In the past several months, the Rev. Dr. Carey G. Anderson has done 10 of what have come to be known as “COVID-19 funerals.”
Wishes are set aside to honor state mandates that limit gatherings. That means only a few people in his first AME Church, or by the graveside; all are masked and socially distanced.
The rest of the mourners watch from their cars, struggling to hear, participate and properly grieve.
“I didn’t have a microphone, the cemetery didn’t have a sound system,” Anderson said, remembering a recent funeral service. “So I am speaking at the top of my voice so they can at least hear about the life of a person who is very close to them.”
It is the antithesis of the touch and togetherness that mourning demands.
“It wasn’t a complete loss,” Anderson said. “But what is lost is the human compassion of touch. We miss it, but we have to be very sensitive.”
So when Anderson — pastor of the First AME Church, the oldest African American church in the state of Washington — was asked to join a nationwide series of candlelight vigils honoring those lost to COVID-19, he accepted immediately.
“It resonated with our mission and ministry,” Anderson said.
The “Mourning Into Unity” vigils were held the past two Mondays at more than 20 houses of worship around the country — outdoors, with participants masked and socially distanced, or attending online — from the mighty Cathedral Church of St. John the Divine in New York to the tiny Eagle Harbor Congregational Church on Bainbridge Island.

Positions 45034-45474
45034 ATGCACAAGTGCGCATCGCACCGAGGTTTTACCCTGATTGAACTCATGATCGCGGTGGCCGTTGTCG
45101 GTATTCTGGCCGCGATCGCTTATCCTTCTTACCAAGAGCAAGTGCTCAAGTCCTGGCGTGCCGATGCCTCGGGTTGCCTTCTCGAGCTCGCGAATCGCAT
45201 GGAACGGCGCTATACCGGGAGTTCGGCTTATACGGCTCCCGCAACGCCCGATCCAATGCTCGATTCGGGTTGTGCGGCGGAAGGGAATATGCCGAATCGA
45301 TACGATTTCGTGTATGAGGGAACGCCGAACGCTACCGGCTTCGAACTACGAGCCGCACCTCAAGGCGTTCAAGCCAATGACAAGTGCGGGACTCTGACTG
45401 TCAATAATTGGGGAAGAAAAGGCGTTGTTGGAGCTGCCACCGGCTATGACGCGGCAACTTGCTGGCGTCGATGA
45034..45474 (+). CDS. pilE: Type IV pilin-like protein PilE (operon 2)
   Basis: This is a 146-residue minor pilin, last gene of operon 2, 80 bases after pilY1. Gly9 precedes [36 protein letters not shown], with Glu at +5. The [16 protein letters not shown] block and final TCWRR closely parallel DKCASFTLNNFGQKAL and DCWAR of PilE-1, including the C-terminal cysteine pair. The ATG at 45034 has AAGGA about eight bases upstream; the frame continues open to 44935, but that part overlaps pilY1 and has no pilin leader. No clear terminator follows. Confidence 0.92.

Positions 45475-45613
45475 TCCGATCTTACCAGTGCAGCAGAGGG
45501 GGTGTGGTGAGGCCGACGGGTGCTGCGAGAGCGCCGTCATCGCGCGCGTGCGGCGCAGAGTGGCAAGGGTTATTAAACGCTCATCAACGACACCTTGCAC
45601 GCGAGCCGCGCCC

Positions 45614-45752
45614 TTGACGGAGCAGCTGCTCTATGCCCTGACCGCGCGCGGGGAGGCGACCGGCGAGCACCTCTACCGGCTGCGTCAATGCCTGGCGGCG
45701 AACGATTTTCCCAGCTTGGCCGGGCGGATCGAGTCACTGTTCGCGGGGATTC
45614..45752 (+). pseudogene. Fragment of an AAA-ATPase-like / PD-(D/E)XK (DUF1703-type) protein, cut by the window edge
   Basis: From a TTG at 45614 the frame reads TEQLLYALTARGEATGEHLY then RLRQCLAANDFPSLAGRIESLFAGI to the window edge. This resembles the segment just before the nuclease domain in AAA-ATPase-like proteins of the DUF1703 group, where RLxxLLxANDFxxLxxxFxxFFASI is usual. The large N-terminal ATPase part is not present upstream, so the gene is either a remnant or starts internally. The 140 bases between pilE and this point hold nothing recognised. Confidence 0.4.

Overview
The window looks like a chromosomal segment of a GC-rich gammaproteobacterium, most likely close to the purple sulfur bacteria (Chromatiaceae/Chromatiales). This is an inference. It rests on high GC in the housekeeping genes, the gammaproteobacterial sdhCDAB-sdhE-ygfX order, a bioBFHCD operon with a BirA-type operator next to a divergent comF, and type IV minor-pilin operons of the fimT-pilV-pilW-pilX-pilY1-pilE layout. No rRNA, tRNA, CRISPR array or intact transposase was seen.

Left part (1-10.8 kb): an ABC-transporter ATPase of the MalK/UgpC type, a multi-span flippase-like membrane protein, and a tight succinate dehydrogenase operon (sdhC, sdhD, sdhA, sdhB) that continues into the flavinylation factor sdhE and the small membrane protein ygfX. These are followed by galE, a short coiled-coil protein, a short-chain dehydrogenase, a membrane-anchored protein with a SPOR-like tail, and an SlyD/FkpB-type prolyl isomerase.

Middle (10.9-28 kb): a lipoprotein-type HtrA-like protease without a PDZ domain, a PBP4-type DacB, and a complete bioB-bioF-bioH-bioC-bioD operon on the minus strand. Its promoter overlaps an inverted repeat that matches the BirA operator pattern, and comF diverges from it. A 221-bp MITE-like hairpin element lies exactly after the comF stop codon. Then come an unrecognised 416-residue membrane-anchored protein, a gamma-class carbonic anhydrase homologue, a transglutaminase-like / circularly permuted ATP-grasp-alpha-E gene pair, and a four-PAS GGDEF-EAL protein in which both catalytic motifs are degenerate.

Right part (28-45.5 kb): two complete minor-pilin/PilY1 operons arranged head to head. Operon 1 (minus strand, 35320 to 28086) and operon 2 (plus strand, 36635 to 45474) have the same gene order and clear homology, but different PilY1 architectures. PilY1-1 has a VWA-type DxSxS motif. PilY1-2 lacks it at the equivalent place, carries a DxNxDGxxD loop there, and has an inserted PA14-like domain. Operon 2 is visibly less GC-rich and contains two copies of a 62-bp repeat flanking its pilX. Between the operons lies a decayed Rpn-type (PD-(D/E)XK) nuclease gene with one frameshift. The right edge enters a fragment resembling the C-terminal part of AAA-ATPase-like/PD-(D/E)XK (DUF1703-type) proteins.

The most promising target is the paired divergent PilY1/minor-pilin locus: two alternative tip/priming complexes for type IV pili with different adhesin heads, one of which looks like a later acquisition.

Last Monday, when the First AME held it second vigil, the rain forced the group inside, where about 20 people settled into the red-cushioned pews, distanced and masked. Another 91 people joined via livestream.
“Praise God,” Anderson began, and then called for prayers for the victims of COVID-19: “The ones who died alone, held only by God, because no one was there in their room.
“It has taken over 220,000 lives,” Anderson said of America’s toll, “but we are still together, believing, hoping and understanding that a change will come.”
And then his pleas to God expanded, filling the room like the smell of incense: Pray for those who are still suffering from the disease. Pray for the businesses and stores that have closed during the pandemic, and the employees who are out of work and struggling to feed their families.
Pray for late Supreme Court Justice Ruth Bader Ginsburg and Breonna Taylor. Pray for Dr. Anthony Fauci, director of the National Institute of Allergy and Infectious Diseases, who, in recent days, has been criticized by President Donald Trump.
Pray for those impacted by the recent hurricanes and wildfires. For the victims of systemic racism and police brutality and corruption.
“We mourn our democracy!” Anderson said, spurring a few to respond with “Amen!”
“But we will not let grief,” he said, “have the final word.”
Along with the first AME and Eagle Harbor churches, three other churches in Washington state held vigils; and the Faith Action Network of the Tri-Cities area held a gathering in a Richland park that included six houses of worship — Jewish, Unitarian, Islamic, Buddhist, Christian and Lutheran — and unions representing health-care and meatpacking workers.